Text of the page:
During Archbishop Sheen’s first visit with Pope John XXIII, the Pope presented Sheen with a small silver gondola. During his second visit, the Holy Father asked Sheen to visit his brother and relatives in his home in northern Italy. When Sheen went there, the entire town turned out to bid him welcome. At that same audience, John XXIII told Sheen “You have suffered much…Is there anything I can do for you?” Sheen replied that there was nothing he wanted except to do the will of God. To that the Pope replied, “That makes it very easy for me.” On another visit with John XXIII, Sheen went to the Pope’s private residence, and John XXIII gifted him some autographed books he had authored. Sheen was surprised at the simplicity of the papal private chapel. After they prayed together in the chapel, they returned to his office downstairs, John XXIII called in a photographer and told Sheen.“Come, let us have our picture taken. It may make some in the Church jealous, but that will be fun.” (



sheen with pope saints

From John Paul II

Shortly before Sheen’s death in 1979, Pope John Paul II reached out to him in a personal letter.

God called you to proclaim in an extraordinary way his dynamic word. With great zeal you accepted this call, and directed your many talents to spreading the Gospel of Jesus Christ. Thus, in these six decades of your priestly service, God has touched the lives of millions of the men and women of our time. They have listened to you on radio, watched you on television, profited from your many literary achievements and participated in spiritual conferences conducted by you. And so with Saint Paul, “I thank my God whenever I think of you; and every time I pray for…you, I pray with joy, remembering how you have helped to spread the Good News.”  (October 11, 1979.)

In his inimitable wit, Sheen summed up the essence of the Church’s teaching on the papacy and not only that, but the means and meaning of our salvation:

No chain is stronger than its weakest link, and the weakest link of the chain of Popes was the first. But that weak link was held in the hands of Christ. That is why the papacy will never fail.                    (Through the Year with Fulton Sheen)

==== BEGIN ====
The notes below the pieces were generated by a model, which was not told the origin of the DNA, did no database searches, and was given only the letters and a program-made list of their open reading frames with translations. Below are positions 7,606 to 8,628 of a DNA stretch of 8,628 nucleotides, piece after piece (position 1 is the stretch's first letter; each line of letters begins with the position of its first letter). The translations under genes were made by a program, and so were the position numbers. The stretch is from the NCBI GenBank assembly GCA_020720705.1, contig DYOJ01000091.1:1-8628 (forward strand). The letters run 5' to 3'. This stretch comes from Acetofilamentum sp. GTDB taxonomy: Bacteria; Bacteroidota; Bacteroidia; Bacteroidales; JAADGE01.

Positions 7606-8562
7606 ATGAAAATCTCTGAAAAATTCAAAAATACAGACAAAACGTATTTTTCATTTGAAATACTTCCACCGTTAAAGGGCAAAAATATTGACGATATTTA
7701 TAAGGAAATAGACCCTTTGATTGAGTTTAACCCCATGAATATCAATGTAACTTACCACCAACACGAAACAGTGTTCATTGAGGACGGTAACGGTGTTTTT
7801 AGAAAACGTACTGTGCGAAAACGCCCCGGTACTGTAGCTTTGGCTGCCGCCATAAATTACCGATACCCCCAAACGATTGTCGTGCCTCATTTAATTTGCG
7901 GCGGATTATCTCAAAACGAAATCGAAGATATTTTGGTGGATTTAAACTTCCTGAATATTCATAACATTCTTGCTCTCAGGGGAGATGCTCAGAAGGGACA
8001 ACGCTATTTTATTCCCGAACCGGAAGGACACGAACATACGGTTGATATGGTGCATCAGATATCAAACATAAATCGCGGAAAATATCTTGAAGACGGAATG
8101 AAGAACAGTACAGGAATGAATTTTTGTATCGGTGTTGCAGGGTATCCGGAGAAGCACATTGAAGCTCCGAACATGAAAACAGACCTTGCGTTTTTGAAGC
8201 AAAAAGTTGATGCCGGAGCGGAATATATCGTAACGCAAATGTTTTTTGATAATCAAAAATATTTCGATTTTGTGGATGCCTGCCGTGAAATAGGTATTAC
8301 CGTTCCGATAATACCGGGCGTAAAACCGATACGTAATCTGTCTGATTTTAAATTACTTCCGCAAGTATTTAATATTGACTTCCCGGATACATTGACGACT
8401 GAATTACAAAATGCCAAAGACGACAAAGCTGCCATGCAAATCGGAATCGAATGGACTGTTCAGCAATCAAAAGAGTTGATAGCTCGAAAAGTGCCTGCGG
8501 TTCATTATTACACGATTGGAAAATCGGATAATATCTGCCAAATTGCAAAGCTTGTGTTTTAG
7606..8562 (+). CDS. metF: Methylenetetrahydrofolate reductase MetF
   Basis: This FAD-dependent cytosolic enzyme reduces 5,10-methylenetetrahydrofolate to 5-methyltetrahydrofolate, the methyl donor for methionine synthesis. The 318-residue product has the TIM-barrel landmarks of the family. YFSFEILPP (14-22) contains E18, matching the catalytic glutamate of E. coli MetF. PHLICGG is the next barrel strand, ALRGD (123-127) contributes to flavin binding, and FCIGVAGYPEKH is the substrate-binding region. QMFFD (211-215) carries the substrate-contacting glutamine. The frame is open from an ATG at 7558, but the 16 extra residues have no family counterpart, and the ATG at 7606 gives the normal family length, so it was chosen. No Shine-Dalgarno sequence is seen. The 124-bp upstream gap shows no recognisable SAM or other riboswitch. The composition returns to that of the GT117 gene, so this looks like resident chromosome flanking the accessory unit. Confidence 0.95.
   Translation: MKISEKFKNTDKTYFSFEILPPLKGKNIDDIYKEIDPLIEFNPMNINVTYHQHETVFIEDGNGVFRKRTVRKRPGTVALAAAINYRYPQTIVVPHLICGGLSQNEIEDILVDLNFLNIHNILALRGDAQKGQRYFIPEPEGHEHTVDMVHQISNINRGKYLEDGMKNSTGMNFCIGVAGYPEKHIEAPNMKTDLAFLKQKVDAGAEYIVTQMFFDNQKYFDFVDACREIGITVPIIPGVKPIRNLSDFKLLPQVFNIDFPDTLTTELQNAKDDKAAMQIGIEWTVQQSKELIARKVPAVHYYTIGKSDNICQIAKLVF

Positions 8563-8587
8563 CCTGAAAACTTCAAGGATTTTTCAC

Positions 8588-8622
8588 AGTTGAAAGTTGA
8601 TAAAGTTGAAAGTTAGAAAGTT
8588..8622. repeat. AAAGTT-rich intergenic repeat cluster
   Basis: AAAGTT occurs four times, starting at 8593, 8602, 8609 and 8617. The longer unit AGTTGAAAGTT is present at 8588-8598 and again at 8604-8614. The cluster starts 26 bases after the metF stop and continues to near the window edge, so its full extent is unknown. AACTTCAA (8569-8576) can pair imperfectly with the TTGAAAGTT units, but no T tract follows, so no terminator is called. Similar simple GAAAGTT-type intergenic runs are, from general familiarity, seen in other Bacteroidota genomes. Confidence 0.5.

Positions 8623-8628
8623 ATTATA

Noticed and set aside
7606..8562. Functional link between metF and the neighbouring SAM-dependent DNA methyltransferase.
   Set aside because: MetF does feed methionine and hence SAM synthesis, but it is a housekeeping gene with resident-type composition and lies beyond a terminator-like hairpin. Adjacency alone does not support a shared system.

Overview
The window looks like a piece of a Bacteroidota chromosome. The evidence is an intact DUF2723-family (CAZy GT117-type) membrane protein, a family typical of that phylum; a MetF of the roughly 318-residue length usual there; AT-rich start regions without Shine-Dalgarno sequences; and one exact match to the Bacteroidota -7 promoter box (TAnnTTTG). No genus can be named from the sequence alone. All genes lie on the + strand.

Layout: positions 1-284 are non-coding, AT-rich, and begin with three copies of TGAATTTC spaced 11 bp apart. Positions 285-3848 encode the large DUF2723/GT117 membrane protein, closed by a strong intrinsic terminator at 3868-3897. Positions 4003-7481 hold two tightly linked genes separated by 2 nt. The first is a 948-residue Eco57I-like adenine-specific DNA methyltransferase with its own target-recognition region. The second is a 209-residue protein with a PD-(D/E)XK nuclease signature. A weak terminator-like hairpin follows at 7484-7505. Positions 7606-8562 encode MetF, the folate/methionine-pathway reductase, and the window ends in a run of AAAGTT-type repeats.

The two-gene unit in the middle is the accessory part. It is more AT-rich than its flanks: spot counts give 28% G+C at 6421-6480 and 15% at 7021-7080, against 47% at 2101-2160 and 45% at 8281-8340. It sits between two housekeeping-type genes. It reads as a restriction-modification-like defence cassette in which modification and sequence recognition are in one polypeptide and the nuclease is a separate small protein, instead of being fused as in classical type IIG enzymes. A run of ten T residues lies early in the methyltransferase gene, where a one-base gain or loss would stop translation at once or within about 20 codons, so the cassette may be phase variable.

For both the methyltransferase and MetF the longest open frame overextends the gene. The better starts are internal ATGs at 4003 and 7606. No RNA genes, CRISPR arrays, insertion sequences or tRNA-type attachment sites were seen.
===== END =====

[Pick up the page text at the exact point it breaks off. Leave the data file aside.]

This excerpt from Archbishop Sheen’s television show in which he offers a teaching on the life of Pope John XXIII provides a window into Sheen’s gift of oratory, his love for the papal office, and of the man, John XXIII. Prepared to be amazed and humbled.

Speaking personally about my own spiritual growth, “nobody does it better” than Sheen. His audio talks were my constant companion during my long and solitary commute to and from work; the cadence of his voice mesmerized my young children on family trips, and they never once asked to “switch the radio station.” During down times, I find myself searching YouTube for clips of his television show. Interestingly, when I have used his writings in undergraduate classes, the students respond favorably, and they tell me they can understand him.

Saint Joseph’s College has acquired the complete Sheen audio files. SJC students can access them all here. If you are not a student, you can purchase them for under $30. I even have the app on my iphone – the portable Sheen! If you haven’t already done so, I would encourage everyone to become a friend of Archbishop Fulton J. Sheen. Listen to his talks; watch his videos; get fed a daily quote by “friending” him on Facebook; watch a movie on his life; pray for his canonization.

Heavenly Father, source of all holiness, you raise up within the Church in every age, men and women who serve with heroic love and dedication. You have blessed Your Church through the life and ministry of your faithful servant, Archbishop Fulton J. Sheen. He has written and spoken well of Your Divine Son, Jesus Christ, and was a true instrument of the Holy Spirit in touching the hearts of countless people.

If it be according to Your Will, for the honor and glory of the Most Holy Trinity and for the salvation of souls, we ask you to move the Church to proclaim him a saint. We ask this prayer through Jesus Christ, our Lord. Amen.


 Patricia Ireland is Director of Theology Programs for Saint Joseph’s College Online.


Going for Two

Thirty years ago, a great college football team faced an awful choice.  Expected to win a championship game handily, they instead found themselves playing catch-up throughout.  With less than a minute to go, though, they scored and trailed by only one point.  Thus their choice:  play it safe and kick an extra point to tie the game and probably still win the championship, or go for two points, risking everything to win clearly.  The team and its coach never hesitated; they lined up for the two point conversion but fell tragically short.  The other team won, and ever since experts have mused ‘what if’ the expected winner hadn’t overreached.